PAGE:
© Reuters. Abortion protesters pray to the Supreme Court in Washington, USA, June 6, 2022. REUTERS / Evelyn Hockstein / Files
By Brendan Pearson
(Reuters) – The Iowa Supreme Court on Friday ruled that the state constitution does not include the “fundamental right” to abortion, repealing its own finding four years ago and resuming a law requiring women to wait 24 hours after an initial meeting before get an abortion.
The Iowa Supreme Court’s 5-2 ruling overturned a lower court blocking the law, which was challenged by a branch of Planned Parenthood. This comes as the US Supreme Court is expected to issue an important ruling in the coming weeks that could drastically limit abortion rights nationally.
Sarah Stoes, president and CEO of Planned Parenthood North Central States, said the group was “deeply disappointed” by the decision.
The group also noted that the decision still leaves room for challenging the 24-hour waiting period in the lower court on the grounds that it imposes an “unnecessary burden” on women seeking abortion, and said it would pursue that challenge.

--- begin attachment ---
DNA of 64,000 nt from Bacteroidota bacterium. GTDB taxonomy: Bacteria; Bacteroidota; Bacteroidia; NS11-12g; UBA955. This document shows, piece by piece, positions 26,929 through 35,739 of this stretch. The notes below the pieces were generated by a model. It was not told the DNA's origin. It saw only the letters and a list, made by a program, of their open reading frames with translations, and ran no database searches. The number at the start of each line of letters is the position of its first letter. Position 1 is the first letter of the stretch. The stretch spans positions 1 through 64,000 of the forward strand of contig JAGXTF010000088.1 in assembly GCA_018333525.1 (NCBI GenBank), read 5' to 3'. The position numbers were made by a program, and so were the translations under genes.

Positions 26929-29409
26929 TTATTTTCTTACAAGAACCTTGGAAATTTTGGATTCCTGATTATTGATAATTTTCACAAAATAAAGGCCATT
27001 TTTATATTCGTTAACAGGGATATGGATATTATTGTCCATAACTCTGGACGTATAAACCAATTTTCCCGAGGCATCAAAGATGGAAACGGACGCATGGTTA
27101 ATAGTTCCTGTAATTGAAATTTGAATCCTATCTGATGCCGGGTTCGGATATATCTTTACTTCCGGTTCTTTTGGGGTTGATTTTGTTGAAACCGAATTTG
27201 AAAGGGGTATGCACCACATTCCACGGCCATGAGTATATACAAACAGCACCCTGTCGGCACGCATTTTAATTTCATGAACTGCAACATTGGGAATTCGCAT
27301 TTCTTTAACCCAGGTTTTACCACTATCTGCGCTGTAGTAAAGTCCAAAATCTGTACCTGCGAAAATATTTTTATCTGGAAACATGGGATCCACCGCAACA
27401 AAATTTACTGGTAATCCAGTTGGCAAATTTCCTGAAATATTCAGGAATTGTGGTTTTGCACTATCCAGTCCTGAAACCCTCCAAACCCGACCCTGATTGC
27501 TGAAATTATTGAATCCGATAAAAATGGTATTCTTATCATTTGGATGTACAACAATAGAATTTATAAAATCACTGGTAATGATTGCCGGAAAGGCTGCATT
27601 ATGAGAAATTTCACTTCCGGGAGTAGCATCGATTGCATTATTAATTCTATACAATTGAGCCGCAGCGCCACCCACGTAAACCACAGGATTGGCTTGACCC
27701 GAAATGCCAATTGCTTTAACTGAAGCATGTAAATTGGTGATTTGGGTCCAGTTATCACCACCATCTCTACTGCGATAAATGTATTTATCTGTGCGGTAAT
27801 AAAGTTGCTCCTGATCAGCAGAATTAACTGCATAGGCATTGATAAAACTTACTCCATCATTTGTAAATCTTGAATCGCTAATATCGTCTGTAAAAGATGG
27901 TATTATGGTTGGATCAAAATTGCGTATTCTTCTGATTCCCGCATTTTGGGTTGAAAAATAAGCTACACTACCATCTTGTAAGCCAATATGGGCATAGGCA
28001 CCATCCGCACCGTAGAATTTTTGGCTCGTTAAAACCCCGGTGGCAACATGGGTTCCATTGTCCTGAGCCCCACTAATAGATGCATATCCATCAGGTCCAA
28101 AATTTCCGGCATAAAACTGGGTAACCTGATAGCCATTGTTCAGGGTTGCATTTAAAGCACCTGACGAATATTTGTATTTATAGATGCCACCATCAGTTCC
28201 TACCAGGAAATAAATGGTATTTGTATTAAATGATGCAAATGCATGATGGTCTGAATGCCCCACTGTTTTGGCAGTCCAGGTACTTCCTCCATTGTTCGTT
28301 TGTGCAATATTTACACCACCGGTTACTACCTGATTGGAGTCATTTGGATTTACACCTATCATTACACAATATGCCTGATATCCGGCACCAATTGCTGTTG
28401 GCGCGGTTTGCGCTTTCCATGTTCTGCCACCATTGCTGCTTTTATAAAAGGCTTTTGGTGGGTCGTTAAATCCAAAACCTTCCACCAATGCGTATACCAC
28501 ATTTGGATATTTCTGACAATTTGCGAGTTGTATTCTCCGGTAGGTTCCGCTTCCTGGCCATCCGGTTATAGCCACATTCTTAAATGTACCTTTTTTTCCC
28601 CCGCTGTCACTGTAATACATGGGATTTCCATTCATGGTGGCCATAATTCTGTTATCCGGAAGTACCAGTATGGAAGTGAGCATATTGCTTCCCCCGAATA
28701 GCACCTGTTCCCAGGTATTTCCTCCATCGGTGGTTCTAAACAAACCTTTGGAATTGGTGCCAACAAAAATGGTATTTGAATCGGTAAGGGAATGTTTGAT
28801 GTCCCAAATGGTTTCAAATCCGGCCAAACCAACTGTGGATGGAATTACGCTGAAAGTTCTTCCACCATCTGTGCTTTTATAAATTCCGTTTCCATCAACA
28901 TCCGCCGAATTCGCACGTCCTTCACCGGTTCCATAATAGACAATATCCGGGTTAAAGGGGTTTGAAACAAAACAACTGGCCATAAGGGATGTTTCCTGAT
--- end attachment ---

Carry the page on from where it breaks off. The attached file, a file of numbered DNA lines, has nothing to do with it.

Iowa Attorney General Thomas Miller’s office, which defended the law, declined to comment.
Iowa Gov. Kim Reynolds, a Republican, signed the 24-Hour Waiting Period Act in 2020. The State Supreme Court overturned an earlier law imposing a 72-hour waiting period in 2018, finding that the state constitution includes a fundamental right to abortion.
Judge Edward Mansfield, who wrote for the majority on Friday, said the 2018 decision was “wrong” and “unilateral”.
Chief Justice Susan Christensen disagreed, saying the court was too quick to overturn its previous decision. She noted that four of the seven current judges – including her – have been appointed by Reynolds since 2018.
If the US Supreme Court overturns abortion rights, state-level litigation is likely to become more frequent as Republican-led states quickly adopt new abortion restrictions.